Can a digital or virtual experience ever replace the real thing? Over the past few months, many designers have been forced to at least try. At London’s digital men’s week, only a few brands managed to produce new collections, choosing to create films, podcasts, and playlists instead. It’s a trend that will continue through July with the first-ever virtual Couture week, followed by a video-only Paris spring 2021 men’s week and a similar “digital men’s fashion week” in Milan. Some major brands, like Dior, Burberry, and Ermenegildo Zegna, have announced that they are hoping to capture the best of both worlds with “phygital” shows: Live events with limited or no audiences to be broadcast to the public via livestream or video.
It all begs the question: Will we ever attend a fashion show in “real life” again? And if so, when? This morning, the Fédération de la Haute Couture et de la Mode gave us an answer: In September, the spring 2021 ready-to-wear shows will resume in Paris from September 28 through October 6th. Few details were shared, only that the FHCM “will comply [with] the recommendations of public authorities.” Designers will need to rethink their guest lists and venue choices entirely, perhaps opting for larger event spaces or outdoor catwalks, à la Marine Serre, instead of intimate salons or underground bars. Whether they’ll be able to produce a new collection by then is another question: Factories have reopened in many parts of the world, but many designers are still struggling with limited finances, canceled wholesale orders, and furloughed staff. The additional health precautions for these shows will come at a price, too.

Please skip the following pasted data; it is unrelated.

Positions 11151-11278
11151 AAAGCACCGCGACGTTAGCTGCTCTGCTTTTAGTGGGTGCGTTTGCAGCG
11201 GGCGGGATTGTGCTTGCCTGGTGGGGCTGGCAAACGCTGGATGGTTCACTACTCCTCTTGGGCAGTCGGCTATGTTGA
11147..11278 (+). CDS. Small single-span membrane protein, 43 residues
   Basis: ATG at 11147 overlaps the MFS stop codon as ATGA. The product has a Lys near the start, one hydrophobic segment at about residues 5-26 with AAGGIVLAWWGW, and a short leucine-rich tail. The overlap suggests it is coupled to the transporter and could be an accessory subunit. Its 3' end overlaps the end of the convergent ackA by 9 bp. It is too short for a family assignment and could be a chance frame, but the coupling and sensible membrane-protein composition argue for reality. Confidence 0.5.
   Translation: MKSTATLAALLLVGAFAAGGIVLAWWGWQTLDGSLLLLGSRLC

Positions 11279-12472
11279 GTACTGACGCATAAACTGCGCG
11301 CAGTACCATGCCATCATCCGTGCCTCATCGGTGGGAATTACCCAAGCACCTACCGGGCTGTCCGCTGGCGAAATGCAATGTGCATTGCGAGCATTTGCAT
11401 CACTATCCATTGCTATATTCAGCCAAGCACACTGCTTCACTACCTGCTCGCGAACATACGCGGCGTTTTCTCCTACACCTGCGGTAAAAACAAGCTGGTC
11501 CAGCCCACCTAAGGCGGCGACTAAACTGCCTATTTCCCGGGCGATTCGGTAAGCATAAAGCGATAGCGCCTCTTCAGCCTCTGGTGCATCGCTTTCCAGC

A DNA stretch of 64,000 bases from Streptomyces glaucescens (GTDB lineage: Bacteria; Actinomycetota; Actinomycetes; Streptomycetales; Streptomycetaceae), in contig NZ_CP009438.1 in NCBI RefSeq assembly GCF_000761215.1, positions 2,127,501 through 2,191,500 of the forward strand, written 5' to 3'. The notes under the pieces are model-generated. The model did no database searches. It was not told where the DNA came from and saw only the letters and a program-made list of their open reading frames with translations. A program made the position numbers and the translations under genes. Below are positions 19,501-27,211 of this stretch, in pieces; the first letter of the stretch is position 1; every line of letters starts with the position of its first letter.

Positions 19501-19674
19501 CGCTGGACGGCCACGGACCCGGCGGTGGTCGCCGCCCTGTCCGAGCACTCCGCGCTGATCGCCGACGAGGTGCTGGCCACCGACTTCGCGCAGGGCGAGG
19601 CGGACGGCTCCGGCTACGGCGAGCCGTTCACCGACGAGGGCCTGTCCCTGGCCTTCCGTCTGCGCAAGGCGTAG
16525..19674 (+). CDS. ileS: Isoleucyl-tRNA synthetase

Still, many will see this as a vast improvement on blurred livestreams and flat, two-dimensional press images. As the Fédération’s president, Ralph Toledano, told Vogue back in May: “Digital is clearly part of the shape of fashion to come and we will take it as an opportunity of innovation to complement tradition. This being said, [in the] last weeks behind our screens, we all felt that a dimension was missing: the sensorial one. This has tremendously reinforced our position that nothing will ever replace the unity of time and place. Shows are a major component of the fashion industry, and this will remain…. Physical events will always have our preference, but as long as there is uncertainty, there should be flexibility.”
Until there’s a COVID-19 vaccine, flexibility will be key. September will likely be a small, careful step towards resuming a “normal” fashion week, complemented by a continued mix of physical, digital, and virtual events around the world. The FHCM also confirmed the shows will be “completed” by an online platform, which is good news for international editors who may not be willing to travel to Paris in September, if they’re even allowed. The European Union is currently considering banning American travelers from entering. Some might actually prefer to stay home; Vogue’s Sarah Mower reported that London’s digital men’s shows offered a bit more time for reflection: “It was a platform for the very thing that I love best about fashion, the thing which the catwalk system blocks: hearing people talk directly and intimately about the meaning of their work, and being able to follow them into their worlds.” Wherever fashion week goes next, you’ll be able to experience it all right here on Vogue Runway.